Rational Recovery: The New Cure for Substance Addiction Paperback – Nov 1 1996
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From Library Journal
Former social worker Trimpey, who drank heavily for 20 years, was not favorably impressed with the Alcoholics Anonymous meetings he attended because of their group orientation and what he took to be the religious precepts in AA's Big Book. Several years later Trimpey quit drinking completely, not by admitting that he was "powerless over alcohol," as per AA, but by taking responsibility for his actions and control of his behavior. He then wrote The Small Book (Delacorte, 1992). His technique requires participants to give up what he terms AA's dependent thinking, relinquish the idea that they have an incurable disease, and seize control. Addictive behavior is not limited to alcohol, so drug dependence is included, as well as a separate chapter on gambling. Trimpey's program may work well for readers ready to assume full personal responsibility for their recovery. The practical instructions outlined can be used independently of group meetings or with Rational Recovery groups that now meet throughout the United States. A desirable purchase for public libraries, this is an essential purchase for specialized health and recovery collections.?Catherine T. Charvat, John Marshall Lib., Alexandria, Va.
Copyright 1996 Reed Business Information, Inc.
Inside This Book(Learn More)
Since AVRT wastes no time in getting to the point, I will demonstrate AVRT by presenting a transcript drawn from a conversation with a woman I'll call Virginia, who telephoned the Rational Recovery office in 1994. Read the first page
Front Cover | Copyright | Table of Contents | Excerpt | Back Cover
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Top Customer Reviews
And for the record, I was a serious alcohol addict until I read this book. Now, I will never drink again and I will never change my mind. And I feel great. Many in the recovery group movement would conclude that I'm setting myself up for disaster. Phooey!
This is just good old-fashion confidence in my own ability to live my life free of booze.
Think it can't be done? Think again.
Go ahead, squander your life away in AA. Or get a life with Rational Recovery. The choice is yours (and contrary to the beliefs of the 12-steppers, you *do* have a choice of whether or not to abstain from alcohol for life.)
As a teacher, I know that attaching labels onto vulnerable people does real damage. Look into any classroom that has the stigma of being considered remedial, and you'll see what I mean. Kids in those classes don't perform well because they lack the self-esteem to do so. Jack Trimpey is right on the money when he says that the AA model perpetuates low self-esteem and white-knuckle sobriety. The changes, according to Trimpey, have to come from within. The problem is that that is hard work--something the "keep coming back" policy of AA discourages.... As some of the stories recounted in Trimpey's book tell us, AA members willingly....abdicate their responsibility....
I agree with Trimpey's ideas about positive reinforcement. I know most students I teach do better when I give them positive models to follow, when I set goals for them that challenge them and make them feel like they are the masters of their own destiny. Instead of negative reinforcement found in AA, why not choose the alternative of the positive kind of reinforcement outlined in this book? The kind of changes Trimpey talks about are more difficult, but ultimately more rewarding.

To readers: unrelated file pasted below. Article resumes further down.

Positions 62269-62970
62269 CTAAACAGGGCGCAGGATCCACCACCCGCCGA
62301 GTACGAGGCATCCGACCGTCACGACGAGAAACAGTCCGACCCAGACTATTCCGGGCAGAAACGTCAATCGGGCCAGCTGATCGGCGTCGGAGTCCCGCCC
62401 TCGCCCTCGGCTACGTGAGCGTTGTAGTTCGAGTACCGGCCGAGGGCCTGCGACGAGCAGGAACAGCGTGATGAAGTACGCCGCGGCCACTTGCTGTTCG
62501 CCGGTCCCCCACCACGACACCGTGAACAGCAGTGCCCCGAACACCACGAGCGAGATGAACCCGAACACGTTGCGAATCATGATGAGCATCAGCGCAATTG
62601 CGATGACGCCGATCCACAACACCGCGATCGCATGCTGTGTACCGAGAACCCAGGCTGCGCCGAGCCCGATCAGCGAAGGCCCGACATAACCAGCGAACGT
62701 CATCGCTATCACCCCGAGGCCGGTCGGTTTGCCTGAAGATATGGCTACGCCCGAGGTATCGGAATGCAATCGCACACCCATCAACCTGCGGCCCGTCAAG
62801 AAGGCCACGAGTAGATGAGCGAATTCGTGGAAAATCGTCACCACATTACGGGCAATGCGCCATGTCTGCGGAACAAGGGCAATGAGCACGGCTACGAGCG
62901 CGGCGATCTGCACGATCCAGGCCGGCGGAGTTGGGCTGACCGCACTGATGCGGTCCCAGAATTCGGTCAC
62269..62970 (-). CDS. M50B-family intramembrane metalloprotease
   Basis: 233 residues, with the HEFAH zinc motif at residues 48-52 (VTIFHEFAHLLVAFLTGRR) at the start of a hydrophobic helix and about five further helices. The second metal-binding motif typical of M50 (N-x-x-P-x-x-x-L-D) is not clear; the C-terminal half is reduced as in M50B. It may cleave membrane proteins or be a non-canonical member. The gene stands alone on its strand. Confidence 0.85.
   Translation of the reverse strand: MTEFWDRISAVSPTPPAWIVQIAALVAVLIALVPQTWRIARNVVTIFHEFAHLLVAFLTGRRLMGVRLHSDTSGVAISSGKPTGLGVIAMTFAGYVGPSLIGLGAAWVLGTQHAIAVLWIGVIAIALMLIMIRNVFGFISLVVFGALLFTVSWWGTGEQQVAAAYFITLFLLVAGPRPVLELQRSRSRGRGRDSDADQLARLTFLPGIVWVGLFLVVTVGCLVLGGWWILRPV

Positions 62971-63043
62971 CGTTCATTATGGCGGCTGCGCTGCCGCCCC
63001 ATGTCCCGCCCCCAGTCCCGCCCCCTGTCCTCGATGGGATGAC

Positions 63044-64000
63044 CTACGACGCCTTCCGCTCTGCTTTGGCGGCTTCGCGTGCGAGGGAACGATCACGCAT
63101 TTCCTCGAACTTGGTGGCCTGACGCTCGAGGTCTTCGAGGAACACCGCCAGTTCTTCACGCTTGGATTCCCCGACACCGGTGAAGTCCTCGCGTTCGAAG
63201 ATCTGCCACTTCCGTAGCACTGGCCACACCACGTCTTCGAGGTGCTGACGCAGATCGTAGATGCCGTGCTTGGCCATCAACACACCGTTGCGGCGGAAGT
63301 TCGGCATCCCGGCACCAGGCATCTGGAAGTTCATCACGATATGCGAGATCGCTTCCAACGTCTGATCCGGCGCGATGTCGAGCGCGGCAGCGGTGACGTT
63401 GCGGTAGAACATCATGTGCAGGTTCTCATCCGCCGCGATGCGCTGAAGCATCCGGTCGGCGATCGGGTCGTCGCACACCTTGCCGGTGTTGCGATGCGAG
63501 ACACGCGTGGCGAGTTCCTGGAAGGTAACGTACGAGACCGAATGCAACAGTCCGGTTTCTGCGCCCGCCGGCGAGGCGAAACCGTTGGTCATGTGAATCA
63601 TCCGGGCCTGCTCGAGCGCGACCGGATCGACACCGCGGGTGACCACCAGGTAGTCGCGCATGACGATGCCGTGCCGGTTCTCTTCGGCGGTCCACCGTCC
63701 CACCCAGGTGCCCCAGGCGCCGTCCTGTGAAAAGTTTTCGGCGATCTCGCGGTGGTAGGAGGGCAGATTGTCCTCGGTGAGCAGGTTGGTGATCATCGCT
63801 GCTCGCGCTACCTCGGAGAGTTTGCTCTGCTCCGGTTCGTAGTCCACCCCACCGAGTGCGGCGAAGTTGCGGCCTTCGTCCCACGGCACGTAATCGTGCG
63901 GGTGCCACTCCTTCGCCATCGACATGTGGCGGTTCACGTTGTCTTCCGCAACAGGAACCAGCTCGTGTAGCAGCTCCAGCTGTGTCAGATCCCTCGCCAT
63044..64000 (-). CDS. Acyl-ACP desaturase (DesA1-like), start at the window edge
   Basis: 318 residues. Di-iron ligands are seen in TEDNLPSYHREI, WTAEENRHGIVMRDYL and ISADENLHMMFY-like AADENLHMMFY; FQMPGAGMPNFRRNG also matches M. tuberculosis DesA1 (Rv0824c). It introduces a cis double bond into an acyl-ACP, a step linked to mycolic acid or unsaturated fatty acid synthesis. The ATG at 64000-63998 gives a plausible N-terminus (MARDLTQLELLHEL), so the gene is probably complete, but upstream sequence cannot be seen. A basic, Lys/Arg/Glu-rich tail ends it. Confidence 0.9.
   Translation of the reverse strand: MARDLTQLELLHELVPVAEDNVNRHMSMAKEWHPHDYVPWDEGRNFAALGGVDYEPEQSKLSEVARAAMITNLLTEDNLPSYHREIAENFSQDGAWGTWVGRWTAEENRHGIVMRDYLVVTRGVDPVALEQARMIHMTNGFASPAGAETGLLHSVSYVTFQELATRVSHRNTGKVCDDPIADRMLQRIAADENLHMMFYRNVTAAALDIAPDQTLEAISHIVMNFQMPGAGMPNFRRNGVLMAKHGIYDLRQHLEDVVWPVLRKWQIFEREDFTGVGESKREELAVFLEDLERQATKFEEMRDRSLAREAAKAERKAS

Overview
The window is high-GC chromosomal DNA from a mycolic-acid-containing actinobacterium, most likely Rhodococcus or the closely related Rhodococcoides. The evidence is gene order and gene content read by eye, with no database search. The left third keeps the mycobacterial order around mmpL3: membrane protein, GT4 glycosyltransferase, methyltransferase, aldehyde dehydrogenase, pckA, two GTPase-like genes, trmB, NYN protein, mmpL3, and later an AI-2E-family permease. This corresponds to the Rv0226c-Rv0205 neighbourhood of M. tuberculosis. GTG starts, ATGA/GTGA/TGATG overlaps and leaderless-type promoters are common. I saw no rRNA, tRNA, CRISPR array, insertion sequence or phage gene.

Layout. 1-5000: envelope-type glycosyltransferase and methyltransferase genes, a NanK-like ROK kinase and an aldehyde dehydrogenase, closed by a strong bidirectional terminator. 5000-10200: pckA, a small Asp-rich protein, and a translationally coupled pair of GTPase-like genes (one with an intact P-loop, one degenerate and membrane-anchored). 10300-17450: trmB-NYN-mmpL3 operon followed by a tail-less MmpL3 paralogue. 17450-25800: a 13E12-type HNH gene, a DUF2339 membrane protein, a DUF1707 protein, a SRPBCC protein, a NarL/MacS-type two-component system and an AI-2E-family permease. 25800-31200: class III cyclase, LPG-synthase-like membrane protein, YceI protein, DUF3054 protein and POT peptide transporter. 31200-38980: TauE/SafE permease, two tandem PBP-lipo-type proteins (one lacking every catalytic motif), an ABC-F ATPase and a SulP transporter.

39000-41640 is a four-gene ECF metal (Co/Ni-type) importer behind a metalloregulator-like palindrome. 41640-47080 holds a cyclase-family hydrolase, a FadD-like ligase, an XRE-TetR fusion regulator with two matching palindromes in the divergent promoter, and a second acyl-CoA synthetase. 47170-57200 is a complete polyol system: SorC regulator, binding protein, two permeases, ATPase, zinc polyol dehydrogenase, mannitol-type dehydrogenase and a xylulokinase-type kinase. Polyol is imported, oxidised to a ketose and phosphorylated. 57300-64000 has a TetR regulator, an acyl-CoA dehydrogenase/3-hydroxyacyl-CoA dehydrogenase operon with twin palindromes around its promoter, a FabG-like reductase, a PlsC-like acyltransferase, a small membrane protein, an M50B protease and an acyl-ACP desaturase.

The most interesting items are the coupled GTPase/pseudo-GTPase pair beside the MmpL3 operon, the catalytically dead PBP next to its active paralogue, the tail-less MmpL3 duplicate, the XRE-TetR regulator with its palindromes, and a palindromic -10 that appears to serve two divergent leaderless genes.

Like many problem drinkers, I tried AA. I too found it hostile to my very real desire to stop drinking. I felt suffocated in meetings and although I only attended a few, I have my share of AA horror stories.
I admire what Trimpey is attempting to do--he's taking on the whole 12-step industry. It's about time someone did.
Most recent customer reviews
I ordered this book for my workplace but decided to read it myself. I had not heard of AVRT before and so found this approach fascinating and am convinced the program has a great... Read morePublished 20 months ago by Betty
Thank you... I always thought there were PERSONAL issues I had with twelve step programmes. Particularly the powerlessness part, and most disturbingly, the constant barrage of... Read morePublished on Nov. 9 2013 by Robaby
I bought this for a friend, who is trying to get her husband to realize that being drunk every night is not the way to live. Read morePublished on Feb. 6 2011 by sunandsea
I found this book after abusing alcohol for many years, I've been in and out of treatment centers with little success, after reading this book and following the well laid out plan,... Read morePublished on May 15 2004 by mike
After having read this book through I made up my mind to quit for good,
it's been about 4 months and I've started over 5 times now, so I thought I might be better off getting... Read more
I tried, I read this book twice, made a big plan etc. etc.
all I lost was my money.
be wary of people who hear voices.
This book is about as retarded as the AA Big Book. Just keep drinking. Don't worry about it. You'll be dead soon.Published on Feb. 19 2004
A more aproppriate name for this book would be " Yet Another Tool " the use of cognative therapy has been used to treat addictions for years with little success, theres... Read morePublished on Feb. 13 2004
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